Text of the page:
CLARKSBURG, W.Va. – Buckle up, north-central West Virginia! We are in for a bumpy ride over the next few days thanks to possible wind, snow, and ice.
Let’s get to Wednesday first.
The wind will be gusting in excess of 35 mph throughout north-central West Virginia.
Gusts look to be the strongest in the afternoon on Wednesday with spots in the mountains possibly seeing more than 50 mph winds.
This could lead to power outages, property damage, and loose outdoor furniture and garbage cans. Make sure to secure your trash cans and patio furniture and prepare for possible power outages with flashlights, candles, and generators – just in case.
Chance of snow Thursday and Friday
Snow looks to move into north-central West Virginia Thursday afternoon.
The heaviest snow looks to push across the region Thursday evening, before becoming light and steady as the system traverses through the Ohio Valley.
Forecast guidance is pretty much in agreement as of Tuesday afternoon on the track of the system, but slight changes of the track are still possible as the winter weather is still 48 hours out.
As of now, most of north-central West Virginia will see some snow accumulation. Most spots closer to the Ohio River have the potential to see up to two or more inches of snow.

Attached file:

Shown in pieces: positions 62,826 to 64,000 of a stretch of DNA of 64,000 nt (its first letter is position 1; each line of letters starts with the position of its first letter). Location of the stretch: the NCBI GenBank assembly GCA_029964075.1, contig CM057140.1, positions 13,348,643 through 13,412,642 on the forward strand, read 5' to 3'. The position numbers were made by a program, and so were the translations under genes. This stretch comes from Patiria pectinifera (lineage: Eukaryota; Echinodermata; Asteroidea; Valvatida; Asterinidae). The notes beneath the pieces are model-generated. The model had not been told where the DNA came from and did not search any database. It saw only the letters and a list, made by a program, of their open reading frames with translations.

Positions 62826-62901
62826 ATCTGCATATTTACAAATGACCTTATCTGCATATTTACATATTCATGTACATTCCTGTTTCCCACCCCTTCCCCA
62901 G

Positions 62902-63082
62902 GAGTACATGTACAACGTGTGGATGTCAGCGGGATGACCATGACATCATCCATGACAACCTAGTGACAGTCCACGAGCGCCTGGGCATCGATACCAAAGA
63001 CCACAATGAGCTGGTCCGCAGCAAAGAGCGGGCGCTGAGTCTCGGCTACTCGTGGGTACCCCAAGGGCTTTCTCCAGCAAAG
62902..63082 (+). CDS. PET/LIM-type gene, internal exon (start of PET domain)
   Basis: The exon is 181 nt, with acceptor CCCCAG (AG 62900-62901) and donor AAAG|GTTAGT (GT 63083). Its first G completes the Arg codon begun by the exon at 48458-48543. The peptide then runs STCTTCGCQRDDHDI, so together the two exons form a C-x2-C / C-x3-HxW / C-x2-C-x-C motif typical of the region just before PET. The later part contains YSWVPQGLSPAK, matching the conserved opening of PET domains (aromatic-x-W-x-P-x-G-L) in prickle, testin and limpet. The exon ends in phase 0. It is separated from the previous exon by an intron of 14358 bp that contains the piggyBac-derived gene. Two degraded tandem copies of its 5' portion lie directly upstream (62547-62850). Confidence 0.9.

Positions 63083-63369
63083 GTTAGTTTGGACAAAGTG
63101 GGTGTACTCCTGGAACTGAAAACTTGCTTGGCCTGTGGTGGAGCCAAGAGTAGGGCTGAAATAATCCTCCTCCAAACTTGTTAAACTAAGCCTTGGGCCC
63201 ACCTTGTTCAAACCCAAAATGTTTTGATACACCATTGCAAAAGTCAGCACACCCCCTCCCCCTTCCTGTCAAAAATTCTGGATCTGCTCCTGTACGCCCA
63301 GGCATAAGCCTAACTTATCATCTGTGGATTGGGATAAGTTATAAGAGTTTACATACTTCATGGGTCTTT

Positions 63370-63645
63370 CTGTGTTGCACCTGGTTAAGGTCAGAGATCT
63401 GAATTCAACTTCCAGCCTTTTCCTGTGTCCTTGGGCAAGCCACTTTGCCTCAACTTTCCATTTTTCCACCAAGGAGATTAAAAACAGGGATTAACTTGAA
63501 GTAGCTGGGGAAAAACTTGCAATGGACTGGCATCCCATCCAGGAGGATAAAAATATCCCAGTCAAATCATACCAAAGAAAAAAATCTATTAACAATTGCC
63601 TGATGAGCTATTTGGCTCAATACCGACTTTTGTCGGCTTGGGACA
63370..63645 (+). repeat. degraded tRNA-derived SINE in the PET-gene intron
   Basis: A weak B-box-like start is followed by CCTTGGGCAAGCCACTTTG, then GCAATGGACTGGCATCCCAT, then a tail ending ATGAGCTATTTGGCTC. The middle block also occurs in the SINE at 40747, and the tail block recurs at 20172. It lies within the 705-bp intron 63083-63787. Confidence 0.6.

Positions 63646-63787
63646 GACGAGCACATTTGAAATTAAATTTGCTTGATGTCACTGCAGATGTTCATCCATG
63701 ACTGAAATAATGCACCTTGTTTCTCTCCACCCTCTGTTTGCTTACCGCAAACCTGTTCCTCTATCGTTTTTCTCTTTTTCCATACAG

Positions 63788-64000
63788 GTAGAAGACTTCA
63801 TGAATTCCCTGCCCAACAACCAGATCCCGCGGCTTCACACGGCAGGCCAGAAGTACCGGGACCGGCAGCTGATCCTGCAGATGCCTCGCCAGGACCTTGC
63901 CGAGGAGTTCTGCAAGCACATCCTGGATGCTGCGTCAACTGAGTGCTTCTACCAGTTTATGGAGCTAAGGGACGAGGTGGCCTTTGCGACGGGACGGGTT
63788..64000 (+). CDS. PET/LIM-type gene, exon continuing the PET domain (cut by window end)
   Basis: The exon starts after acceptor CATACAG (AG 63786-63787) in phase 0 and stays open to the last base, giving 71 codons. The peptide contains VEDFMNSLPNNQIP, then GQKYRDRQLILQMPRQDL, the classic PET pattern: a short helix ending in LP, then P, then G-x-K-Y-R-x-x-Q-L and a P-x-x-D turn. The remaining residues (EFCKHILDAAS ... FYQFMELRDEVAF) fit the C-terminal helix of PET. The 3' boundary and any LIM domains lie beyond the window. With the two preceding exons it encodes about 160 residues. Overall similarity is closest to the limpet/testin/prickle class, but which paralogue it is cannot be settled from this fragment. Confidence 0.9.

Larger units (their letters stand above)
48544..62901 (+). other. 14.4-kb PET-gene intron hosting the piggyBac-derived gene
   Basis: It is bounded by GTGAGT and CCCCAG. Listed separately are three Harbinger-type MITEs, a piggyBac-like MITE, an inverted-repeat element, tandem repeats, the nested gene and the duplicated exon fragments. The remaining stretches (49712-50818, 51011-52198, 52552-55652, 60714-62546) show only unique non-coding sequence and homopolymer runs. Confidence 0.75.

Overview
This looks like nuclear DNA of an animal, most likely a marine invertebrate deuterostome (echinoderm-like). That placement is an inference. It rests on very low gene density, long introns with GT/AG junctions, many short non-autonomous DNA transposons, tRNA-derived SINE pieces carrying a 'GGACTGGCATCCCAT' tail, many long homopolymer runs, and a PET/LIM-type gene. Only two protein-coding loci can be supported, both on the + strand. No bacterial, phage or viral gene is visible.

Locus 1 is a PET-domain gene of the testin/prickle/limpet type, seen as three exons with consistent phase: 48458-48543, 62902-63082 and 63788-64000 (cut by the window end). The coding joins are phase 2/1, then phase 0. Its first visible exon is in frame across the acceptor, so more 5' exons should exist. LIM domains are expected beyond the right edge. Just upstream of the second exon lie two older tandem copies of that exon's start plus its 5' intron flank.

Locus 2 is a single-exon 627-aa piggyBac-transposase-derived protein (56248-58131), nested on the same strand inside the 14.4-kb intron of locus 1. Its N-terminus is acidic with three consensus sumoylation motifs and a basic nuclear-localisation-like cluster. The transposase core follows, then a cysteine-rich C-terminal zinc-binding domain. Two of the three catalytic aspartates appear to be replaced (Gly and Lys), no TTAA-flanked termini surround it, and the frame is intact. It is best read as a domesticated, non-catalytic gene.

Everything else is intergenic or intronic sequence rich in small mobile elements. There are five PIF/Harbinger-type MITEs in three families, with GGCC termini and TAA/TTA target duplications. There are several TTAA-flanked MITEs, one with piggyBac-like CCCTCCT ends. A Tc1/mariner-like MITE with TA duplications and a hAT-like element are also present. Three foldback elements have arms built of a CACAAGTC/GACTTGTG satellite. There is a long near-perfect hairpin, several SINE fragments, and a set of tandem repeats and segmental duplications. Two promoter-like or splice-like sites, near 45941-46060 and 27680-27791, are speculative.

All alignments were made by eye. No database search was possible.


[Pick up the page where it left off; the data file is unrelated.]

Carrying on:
Much of the I-79 corridor into the foothills have the potential to see two-to-four inches of snow. Our mountain counties will likely see the most snow with the possibility to see up to a half-foot of snow or more. The mountains could also experience blowing snow, thanks to gusty winds producing snowdrifts. Locally higher amounts are possible all across north-central West Virginia, so keep that in mind.
Snow is not the only impact with this potential system.
Because of the snow potentially icing over our streets, roads will be slick across north-central West Virginia. This will be especially true for those along and around Route 33, Corridor H, Route 32, Route 7, Route 219, and I-68. Ice, gusty winds, and cold could also produce power outages throughout the region as well as mountain Maryland and the eastern panhandle.